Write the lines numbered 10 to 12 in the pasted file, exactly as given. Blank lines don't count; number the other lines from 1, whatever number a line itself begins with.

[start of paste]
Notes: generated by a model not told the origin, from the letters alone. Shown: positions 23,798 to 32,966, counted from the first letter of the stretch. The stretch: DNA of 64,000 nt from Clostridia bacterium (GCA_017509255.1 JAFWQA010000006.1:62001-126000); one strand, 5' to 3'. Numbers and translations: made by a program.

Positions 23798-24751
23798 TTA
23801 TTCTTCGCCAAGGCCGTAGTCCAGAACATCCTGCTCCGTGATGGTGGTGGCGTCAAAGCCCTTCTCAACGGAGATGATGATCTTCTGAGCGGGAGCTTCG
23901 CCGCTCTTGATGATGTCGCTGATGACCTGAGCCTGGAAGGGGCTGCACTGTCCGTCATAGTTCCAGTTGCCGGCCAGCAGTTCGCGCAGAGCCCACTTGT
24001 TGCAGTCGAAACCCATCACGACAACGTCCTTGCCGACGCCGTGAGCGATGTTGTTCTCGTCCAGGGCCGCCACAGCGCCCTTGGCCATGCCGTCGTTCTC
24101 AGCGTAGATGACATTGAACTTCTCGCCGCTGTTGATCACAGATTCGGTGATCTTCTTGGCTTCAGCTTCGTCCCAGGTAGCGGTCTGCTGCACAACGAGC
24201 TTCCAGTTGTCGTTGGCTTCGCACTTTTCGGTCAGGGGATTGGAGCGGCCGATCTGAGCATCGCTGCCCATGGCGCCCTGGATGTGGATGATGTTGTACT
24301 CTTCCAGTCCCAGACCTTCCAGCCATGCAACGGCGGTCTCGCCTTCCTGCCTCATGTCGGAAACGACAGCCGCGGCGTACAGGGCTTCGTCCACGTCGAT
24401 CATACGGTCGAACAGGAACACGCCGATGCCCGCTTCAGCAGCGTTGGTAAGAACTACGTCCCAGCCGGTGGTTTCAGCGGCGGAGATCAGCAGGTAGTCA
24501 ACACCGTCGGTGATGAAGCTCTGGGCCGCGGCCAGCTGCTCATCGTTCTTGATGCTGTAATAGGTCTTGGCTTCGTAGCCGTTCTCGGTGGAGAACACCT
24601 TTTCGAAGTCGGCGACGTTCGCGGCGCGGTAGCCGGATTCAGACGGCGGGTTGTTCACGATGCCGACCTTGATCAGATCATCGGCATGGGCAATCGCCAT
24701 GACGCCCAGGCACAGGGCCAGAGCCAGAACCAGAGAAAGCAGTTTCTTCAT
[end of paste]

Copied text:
24401 CATACGGTCGAACAGGAACACGCCGATGCCCGCTTCAGCAGCGTTGGTAAGAACTACGTCCCAGCCGGTGGTTTCAGCGGCGGAGATCAGCAGGTAGTCA
24501 ACACCGTCGGTGATGAAGCTCTGGGCCGCGGCCAGCTGCTCATCGTTCTTGATGCTGTAATAGGTCTTGGCTTCGTAGCCGTTCTCGGTGGAGAACACCT
24601 TTTCGAAGTCGGCGACGTTCGCGGCGCGGTAGCCGGATTCAGACGGCGGGTTGTTCACGATGCCGACCTTGATCAGATCATCGGCATGGGCAATCGCCAT